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Mar 27, 2013

In High Doses, Niacin Causes More Harm than Good

Commonly used to treat high cholesterol, the B vitamin can cause serious side effects and complications.

Experts were disappointed to hear that niacin does more harm than good in patients with high cholesterol according to findings presented for the first time at the American College of Cardiology’s 62nd Annual Scientific Session. Niacin, an important B vitamin, is commonly used in high doses to help reduce risk for heart attack and stroke by lowering “bad” cholesterol and raising “good” cholesterol. But according to a four-year study known as the HPS2-THRIVE Study (Heart Protection Study 2 – Treatment of HDL to Reduce the Incidence of Vascular Events), high doses of niacin can cause serious side effects and complications.

With nearly 25,700 patients at risk for heart disease, the HPS2-THRIVE Study was the largest of its kind to study the effects of niacin in reducing cardiovascular risk. Over the course of four years, some study participants were prescribed a drug containing a high-dose of niacin and laropiprant, a compound that reduces facial flushing—a common side effect associated with taking niacin. Others were prescribed a placebo containing no active medication, so that researchers could compare outcomes between the two groups. After tracking patients for years, researchers found that the niacin/laropiprant treatment was not effective in reducing risk for heart attack and stroke. In addition, this treatment caused a number of serious complications, such as bleeding, infections, diabetes, skin issues, and gastrointestinal problems.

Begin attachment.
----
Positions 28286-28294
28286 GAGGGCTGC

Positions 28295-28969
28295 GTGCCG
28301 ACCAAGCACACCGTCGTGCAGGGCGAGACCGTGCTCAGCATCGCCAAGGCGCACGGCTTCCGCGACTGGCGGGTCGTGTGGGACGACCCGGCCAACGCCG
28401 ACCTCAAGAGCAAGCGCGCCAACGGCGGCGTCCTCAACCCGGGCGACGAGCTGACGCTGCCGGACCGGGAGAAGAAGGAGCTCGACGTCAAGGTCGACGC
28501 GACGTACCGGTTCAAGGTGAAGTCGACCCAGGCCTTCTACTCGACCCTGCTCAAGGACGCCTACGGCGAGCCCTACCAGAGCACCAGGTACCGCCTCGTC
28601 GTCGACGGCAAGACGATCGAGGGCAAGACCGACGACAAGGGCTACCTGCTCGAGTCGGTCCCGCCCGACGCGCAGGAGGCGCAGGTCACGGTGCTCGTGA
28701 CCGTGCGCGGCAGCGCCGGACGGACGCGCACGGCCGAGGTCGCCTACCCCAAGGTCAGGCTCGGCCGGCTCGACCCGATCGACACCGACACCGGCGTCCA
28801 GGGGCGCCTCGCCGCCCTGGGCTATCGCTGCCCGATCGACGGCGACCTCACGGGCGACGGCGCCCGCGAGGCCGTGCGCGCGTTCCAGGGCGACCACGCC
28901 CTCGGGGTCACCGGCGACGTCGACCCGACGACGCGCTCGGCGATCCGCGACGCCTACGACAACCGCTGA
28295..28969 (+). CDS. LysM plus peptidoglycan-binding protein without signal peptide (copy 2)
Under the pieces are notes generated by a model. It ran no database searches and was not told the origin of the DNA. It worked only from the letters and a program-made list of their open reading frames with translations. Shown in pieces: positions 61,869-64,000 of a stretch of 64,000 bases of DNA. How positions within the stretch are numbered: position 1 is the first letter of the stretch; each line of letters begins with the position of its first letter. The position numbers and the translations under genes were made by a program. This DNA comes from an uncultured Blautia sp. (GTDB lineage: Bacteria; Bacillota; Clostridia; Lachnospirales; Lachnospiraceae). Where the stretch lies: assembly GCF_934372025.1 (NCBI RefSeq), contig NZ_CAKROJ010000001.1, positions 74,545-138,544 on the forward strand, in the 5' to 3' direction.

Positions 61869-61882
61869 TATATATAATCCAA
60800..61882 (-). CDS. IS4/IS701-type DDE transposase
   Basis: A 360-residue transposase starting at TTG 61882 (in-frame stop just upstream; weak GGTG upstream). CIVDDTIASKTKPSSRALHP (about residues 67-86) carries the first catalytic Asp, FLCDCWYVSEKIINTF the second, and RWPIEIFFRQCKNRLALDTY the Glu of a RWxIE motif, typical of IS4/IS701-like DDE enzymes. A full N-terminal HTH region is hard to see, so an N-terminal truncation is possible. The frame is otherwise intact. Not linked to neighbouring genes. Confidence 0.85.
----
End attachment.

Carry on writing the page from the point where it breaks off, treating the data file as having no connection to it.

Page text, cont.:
The implications of these findings are enormous. Merck, a pharmaceutical company that spent years developing the niacin/laropiprant combo, will no longer seek FDA approval for the drug. And although the drug was already approved in 70 countries, it has been taken off the market as a result of this study.

Despite their disappointment, researchers are grateful for the knowledge gained from this study. For years, experts have believed that niacin can help prevent heart attack or stroke, but it turns out that the side effects far outweigh the expected benefits. And experts believe discovering that a therapy is ineffective or even harmful as just as important as finding benefits.

Based on the findings of the HPS2-THRIVE Study, patients currently taking niacin to prevent heart disease should consider talking with their health care providers to determine whether they should continue taking this therapy. Also, it’s important to note that niacin doses used in this study were about 100 times higher than the amount recommended as part of our daily intake. In normal amounts, niacin is still an important vitamin needed by the body for digestive, skin and nerve functions.

Questions for You to Consider

  • Does niacin help reduce cardiovascular risk?
  • Although niacin is commonly used to lower cholesterol and reduce cardiovascular risk, studies have found that in high doses, niacin can actually cause serious complications. If you’re taking niacin or considering taking niacin to reduce cardiovascular risk, it’s important to discuss this decision with your healthcare provider.

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